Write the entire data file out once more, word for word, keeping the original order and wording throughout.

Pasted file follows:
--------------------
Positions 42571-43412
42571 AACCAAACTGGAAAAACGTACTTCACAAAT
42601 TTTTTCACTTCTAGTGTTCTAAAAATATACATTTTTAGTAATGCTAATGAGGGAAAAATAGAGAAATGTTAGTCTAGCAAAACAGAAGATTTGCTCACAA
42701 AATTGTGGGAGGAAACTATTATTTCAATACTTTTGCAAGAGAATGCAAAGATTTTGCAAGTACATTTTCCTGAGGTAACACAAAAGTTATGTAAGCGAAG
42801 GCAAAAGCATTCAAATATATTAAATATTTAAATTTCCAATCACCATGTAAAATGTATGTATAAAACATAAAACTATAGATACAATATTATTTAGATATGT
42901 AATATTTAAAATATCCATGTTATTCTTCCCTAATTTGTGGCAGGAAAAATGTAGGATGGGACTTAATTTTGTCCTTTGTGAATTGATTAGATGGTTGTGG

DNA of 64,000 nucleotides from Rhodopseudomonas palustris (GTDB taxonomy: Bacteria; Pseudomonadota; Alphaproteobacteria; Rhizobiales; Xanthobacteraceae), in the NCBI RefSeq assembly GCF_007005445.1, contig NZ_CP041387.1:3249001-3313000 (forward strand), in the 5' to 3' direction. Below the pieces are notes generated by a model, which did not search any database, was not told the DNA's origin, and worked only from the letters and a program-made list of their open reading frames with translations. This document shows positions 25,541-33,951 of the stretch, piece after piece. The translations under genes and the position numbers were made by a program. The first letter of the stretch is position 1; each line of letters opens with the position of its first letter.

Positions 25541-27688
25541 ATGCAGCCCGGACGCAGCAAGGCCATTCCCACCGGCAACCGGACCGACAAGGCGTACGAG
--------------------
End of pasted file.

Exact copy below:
Positions 42571-43412
42571 AACCAAACTGGAAAAACGTACTTCACAAAT
42601 TTTTTCACTTCTAGTGTTCTAAAAATATACATTTTTAGTAATGCTAATGAGGGAAAAATAGAGAAATGTTAGTCTAGCAAAACAGAAGATTTGCTCACAA
42701 AATTGTGGGAGGAAACTATTATTTCAATACTTTTGCAAGAGAATGCAAAGATTTTGCAAGTACATTTTCCTGAGGTAACACAAAAGTTATGTAAGCGAAG
42801 GCAAAAGCATTCAAATATATTAAATATTTAAATTTCCAATCACCATGTAAAATGTATGTATAAAACATAAAACTATAGATACAATATTATTTAGATATGT
42901 AATATTTAAAATATCCATGTTATTCTTCCCTAATTTGTGGCAGGAAAAATGTAGGATGGGACTTAATTTTGTCCTTTGTGAATTGATTAGATGGTTGTGG

DNA of 64,000 nucleotides from Rhodopseudomonas palustris (GTDB taxonomy: Bacteria; Pseudomonadota; Alphaproteobacteria; Rhizobiales; Xanthobacteraceae), in the NCBI RefSeq assembly GCF_007005445.1, contig NZ_CP041387.1:3249001-3313000 (forward strand), in the 5' to 3' direction. Below the pieces are notes generated by a model, which did not search any database, was not told the DNA's origin, and worked only from the letters and a program-made list of their open reading frames with translations. This document shows positions 25,541-33,951 of the stretch, piece after piece. The translations under genes and the position numbers were made by a program. The first letter of the stretch is position 1; each line of letters opens with the position of its first letter.

Positions 25541-27688
25541 ATGCAGCCCGGACGCAGCAAGGCCATTCCCACCGGCAACCGGACCGACAAGGCGTACGAG